processes. Lastly, there is increasing use of outsourcing of the design activity to emerging markets. The Chinese in particular are growing in their sophistication regarding PCB design to serve both their own domestic market and their American and European outsourcing clients. The AP region is the fastest growing for PCB design tools.


Collaboration requires sophisticated secure web-based data management and parts library management capabilities with appropriate role and project based access rights. These capabilities include check_in/check-out, revision control, system administration tools, Bill of Material extraction and so forth. Such a system should support the development of design variants as well as design re-use.




PCB Fabrication Advances


There are many devices types found on PCBs including ball grid arrays (BGA), Chip Scale Packaging (CSP), Flip Chip (FC) or Direct Connect, Wafer level packaging (WLP), Microvias and embedded components whose properties must be considered during simulation and layout.


A microvia is defined as a blind via with a diameter 0.005 or less that is usually drilled from the top and/or bottom layer(s) to the first or second adjacent internal layer. Normally the adjacent internal layers can be used to redistribute the signals to other areas of the board where conventional through-hole vias can be used or they can be used as power/ground planes or a combination of both.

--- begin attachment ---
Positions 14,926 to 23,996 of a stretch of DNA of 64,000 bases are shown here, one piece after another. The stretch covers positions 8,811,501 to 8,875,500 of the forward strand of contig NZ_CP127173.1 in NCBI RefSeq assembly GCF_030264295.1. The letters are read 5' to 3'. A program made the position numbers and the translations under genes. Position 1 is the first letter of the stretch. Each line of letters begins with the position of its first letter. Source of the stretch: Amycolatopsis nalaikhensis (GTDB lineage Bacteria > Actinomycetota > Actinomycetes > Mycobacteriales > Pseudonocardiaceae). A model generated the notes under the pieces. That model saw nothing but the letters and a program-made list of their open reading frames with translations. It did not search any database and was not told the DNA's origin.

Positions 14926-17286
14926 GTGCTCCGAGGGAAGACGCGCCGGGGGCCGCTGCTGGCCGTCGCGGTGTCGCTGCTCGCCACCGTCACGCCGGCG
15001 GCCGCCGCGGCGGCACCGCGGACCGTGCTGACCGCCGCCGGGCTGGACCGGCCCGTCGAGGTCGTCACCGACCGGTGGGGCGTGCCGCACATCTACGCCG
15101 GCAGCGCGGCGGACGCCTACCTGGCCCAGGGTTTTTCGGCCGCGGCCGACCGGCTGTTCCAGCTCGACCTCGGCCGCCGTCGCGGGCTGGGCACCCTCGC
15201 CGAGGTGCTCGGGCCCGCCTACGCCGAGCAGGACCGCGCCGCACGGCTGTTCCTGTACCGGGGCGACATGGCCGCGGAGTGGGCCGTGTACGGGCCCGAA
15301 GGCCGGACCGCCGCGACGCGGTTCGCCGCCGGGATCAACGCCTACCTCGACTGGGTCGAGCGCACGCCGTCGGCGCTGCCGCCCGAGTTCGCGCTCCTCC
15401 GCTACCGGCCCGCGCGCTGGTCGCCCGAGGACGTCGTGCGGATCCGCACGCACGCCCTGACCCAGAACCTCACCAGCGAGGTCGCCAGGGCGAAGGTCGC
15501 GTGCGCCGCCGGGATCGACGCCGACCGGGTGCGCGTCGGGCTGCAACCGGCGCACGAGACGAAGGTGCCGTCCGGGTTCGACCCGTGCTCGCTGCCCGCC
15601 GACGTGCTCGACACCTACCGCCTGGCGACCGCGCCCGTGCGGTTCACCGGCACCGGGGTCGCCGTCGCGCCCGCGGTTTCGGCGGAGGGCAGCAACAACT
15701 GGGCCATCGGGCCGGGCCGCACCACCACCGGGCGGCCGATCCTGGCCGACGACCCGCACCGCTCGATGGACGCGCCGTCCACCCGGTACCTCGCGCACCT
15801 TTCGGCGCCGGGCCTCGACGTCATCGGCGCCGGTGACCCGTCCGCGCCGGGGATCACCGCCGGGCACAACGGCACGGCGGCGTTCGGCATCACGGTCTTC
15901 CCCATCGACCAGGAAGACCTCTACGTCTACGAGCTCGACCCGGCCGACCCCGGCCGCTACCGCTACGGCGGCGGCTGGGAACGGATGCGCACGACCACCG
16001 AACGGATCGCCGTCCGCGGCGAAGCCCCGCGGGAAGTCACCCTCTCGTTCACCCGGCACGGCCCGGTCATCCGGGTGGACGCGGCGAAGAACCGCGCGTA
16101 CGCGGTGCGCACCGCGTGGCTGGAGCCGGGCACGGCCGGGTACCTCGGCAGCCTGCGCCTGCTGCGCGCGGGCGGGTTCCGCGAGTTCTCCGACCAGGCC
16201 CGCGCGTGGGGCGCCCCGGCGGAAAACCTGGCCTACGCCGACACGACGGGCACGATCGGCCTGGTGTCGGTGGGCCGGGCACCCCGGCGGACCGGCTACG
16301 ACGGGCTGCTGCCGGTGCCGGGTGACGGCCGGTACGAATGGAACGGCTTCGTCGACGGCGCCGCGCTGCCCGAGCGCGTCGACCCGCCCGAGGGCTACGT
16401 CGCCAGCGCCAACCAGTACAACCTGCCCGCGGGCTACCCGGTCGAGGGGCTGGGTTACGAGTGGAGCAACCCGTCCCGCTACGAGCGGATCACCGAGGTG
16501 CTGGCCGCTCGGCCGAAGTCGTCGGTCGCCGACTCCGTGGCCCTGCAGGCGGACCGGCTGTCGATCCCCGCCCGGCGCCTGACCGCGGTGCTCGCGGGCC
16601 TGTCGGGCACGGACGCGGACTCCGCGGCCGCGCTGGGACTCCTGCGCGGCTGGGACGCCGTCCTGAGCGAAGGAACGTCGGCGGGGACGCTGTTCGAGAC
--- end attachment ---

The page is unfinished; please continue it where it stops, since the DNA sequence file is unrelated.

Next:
Microvias offer advantages over plated through-holes in terms of overall board size reduction, layer count reduction and increased route or interconnect density. Microvias permit reduced component-to-component spacing, which increases the number of routing channels available on each layer. Microvias also permit the connecting of components in close proximity without the need for additional real estate to complete fanouts.


Mentor Graphics notes that the Sony HandyCam has 1,329 passive components and 43 active components, a ratio of 31:1. They cite cell phone examples from three vendors that have a passive to active ratio around 20:1. Discrete passive components (mostly resistors and capacitors but also inductors, transformers and RF elements) take up considerable board space driving up cost and board size. There is also an issue of parts management during design and manufacture. As an alternative, embedded component technology (ECT) reduces board size, weight and assembly time, while improving performance and reliability by reduction of solder joints. ECT is the art of embedding passive or active
components within a substrate. For high-speed systems, embedded passives - specifically embedded resistors - can shorten signal paths, reduce series inductance, and reduce electromagnetic interference (EMI) and crosstalk. This embedding can take place on a single layer of material, a combination of material layers or even can be achieved by placing a component within a cavity in a substrate. When resistors are embedded within a substrate, they can end up 10 to 20 percent off the target resistance due to the screening process and material inconsistencies, which is known as process tolerance. Laser-trimming techniques are used to bring the resistor into range.